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Take This Job & Shove It! (Says 54% Of You)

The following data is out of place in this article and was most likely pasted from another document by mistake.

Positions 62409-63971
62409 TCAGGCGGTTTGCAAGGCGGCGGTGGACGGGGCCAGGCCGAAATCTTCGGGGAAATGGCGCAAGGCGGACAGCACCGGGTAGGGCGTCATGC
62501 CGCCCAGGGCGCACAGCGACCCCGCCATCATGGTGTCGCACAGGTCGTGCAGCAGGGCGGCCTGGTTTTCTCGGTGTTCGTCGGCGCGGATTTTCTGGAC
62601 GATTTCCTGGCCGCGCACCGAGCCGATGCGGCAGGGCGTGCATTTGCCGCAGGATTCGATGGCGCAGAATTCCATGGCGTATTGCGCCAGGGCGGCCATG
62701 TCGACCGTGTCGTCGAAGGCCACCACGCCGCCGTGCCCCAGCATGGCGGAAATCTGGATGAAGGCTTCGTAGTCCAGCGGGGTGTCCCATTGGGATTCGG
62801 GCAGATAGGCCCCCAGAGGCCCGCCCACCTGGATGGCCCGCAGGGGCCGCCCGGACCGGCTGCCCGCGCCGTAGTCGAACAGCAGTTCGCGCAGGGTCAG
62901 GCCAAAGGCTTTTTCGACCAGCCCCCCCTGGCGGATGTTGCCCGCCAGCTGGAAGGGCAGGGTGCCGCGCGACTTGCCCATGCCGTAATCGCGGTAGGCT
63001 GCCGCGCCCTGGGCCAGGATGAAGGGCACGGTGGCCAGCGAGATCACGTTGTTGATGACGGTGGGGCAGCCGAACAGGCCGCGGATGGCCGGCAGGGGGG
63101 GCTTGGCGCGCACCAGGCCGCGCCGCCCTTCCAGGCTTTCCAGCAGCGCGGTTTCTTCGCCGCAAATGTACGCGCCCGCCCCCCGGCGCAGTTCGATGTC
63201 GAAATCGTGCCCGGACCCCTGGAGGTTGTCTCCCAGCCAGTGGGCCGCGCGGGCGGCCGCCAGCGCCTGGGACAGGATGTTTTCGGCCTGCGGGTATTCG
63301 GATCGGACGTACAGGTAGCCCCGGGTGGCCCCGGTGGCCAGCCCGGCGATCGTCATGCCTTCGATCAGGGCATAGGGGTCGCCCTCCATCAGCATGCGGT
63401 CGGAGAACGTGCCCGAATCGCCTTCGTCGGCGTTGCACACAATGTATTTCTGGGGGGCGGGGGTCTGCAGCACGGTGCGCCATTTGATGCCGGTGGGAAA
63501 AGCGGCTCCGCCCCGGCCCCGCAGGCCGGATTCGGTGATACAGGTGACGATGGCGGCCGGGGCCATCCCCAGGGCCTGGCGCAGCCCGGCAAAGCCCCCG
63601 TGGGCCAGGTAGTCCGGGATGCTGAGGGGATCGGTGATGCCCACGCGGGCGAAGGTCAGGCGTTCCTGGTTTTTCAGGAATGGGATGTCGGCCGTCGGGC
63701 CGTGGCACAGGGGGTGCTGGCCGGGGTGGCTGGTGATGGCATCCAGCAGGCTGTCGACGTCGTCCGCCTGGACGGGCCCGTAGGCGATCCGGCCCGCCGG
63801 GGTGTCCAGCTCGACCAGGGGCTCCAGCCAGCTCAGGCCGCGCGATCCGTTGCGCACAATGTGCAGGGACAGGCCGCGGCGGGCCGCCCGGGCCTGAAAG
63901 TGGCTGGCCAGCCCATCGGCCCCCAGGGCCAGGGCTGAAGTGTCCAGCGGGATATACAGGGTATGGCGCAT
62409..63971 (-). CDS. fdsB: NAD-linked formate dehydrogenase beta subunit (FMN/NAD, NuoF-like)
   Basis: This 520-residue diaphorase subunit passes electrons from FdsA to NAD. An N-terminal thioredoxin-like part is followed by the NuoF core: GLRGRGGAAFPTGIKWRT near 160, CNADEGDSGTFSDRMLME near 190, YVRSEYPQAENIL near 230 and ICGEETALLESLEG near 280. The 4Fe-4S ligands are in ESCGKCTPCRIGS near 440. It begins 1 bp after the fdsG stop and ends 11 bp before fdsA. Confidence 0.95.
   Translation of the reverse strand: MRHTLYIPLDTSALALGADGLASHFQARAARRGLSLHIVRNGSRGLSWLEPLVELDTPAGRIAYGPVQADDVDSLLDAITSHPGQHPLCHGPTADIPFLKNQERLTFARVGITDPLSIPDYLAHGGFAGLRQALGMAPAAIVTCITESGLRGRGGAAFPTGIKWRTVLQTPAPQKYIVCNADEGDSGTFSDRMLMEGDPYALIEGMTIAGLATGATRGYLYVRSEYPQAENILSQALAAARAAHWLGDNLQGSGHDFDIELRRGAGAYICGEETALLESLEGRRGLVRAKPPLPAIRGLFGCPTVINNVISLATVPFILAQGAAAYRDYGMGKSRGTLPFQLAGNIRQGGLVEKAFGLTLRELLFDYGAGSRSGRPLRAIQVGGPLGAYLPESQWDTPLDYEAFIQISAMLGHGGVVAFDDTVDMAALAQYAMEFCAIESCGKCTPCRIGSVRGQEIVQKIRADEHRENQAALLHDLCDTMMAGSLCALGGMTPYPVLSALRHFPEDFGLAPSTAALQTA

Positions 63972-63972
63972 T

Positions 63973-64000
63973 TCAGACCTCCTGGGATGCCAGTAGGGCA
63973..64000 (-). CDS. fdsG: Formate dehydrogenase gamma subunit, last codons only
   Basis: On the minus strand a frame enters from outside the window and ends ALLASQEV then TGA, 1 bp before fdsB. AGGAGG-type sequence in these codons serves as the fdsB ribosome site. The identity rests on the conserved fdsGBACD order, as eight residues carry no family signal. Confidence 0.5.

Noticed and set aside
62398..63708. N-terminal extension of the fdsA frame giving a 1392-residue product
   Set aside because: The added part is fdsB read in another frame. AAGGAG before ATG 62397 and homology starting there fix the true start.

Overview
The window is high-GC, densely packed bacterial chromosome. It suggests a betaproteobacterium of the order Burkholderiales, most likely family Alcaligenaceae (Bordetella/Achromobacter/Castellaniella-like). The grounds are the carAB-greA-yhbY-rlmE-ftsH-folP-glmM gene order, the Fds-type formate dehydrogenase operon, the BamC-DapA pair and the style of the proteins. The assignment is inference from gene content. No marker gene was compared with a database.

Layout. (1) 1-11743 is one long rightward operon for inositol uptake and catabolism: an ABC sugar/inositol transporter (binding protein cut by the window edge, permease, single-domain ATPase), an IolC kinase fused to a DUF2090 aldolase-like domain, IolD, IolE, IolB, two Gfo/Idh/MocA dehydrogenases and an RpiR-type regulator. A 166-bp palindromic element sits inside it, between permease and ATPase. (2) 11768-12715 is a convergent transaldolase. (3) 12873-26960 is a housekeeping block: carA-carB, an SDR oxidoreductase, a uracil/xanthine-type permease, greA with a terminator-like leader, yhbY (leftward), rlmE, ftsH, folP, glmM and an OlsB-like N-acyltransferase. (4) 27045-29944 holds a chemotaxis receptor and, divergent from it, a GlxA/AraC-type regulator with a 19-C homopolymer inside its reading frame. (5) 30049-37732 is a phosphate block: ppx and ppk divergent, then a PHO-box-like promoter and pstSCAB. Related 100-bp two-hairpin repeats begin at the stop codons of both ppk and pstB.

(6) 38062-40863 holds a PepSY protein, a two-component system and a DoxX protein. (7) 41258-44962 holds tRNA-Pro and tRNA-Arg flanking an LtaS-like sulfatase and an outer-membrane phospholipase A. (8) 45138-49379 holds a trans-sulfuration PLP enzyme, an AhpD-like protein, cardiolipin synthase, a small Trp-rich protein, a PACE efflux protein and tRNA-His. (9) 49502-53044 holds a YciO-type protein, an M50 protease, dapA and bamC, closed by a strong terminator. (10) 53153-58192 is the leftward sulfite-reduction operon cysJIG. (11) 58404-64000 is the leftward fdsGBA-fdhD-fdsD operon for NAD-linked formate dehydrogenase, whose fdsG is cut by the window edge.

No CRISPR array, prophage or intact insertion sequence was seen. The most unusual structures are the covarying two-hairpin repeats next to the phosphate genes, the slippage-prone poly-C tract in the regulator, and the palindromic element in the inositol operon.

I Quit Note As soon as times get better (2010, 2011 or beyond) more than half of American workers say they plan to job jump. That's according to Adecco Group's latest Workplace Survey. And it's the younger workforce who is the most adamant about it. Here's just a few other savory facts that indicate turnover amongst younger workers will skyrocket when the economy improves. Resignations: More than half (54%) of employed Americans report that they are likely to look for new jobs once the economy turns around. Be ready for a lot of suspiciously long lunch breaks, and the occasional dentist appointment that requires a suit and tie. Goodbye, Generation Y: Your youngest employees (who bring a lot of new ideas and skills to the table), are knocking on your competitor's door. 71% of those between 18-29 are likely to look for new jobs once the upturn begins. Generation Y Won't Budge: Only 9% (less than 1 in 10) of Generation Y is willing to accept a pay cut to keep their jobs compared to 1 in 5 workers from the other generations (Baby Boomers, Gen X, Silent). So, with that many workers claiming to want to move on, it begs the question, "What can be done to change your mind?" Is there anything an employer can do to get people to want to stay when things improve, or is the damage done? I have my suspicions as to what your answers will be. (Our site's tagline "Because EVERY Job is Temporary" doesn't just apply to one side of the employment equation, now does it?) And yet, turnover hurts businesses BIG TIME. On average, it costs a company 130% of an employee's salary to replace them. That number goes up if the employee leaving has significant company knowledge or possesses a unique and/or rare skill set. So, even saving a few potential job jumpers from making the move can have a serious financial impact. Share your thoughts below. What will management teams need to do to keep you from moving on when the recession is over?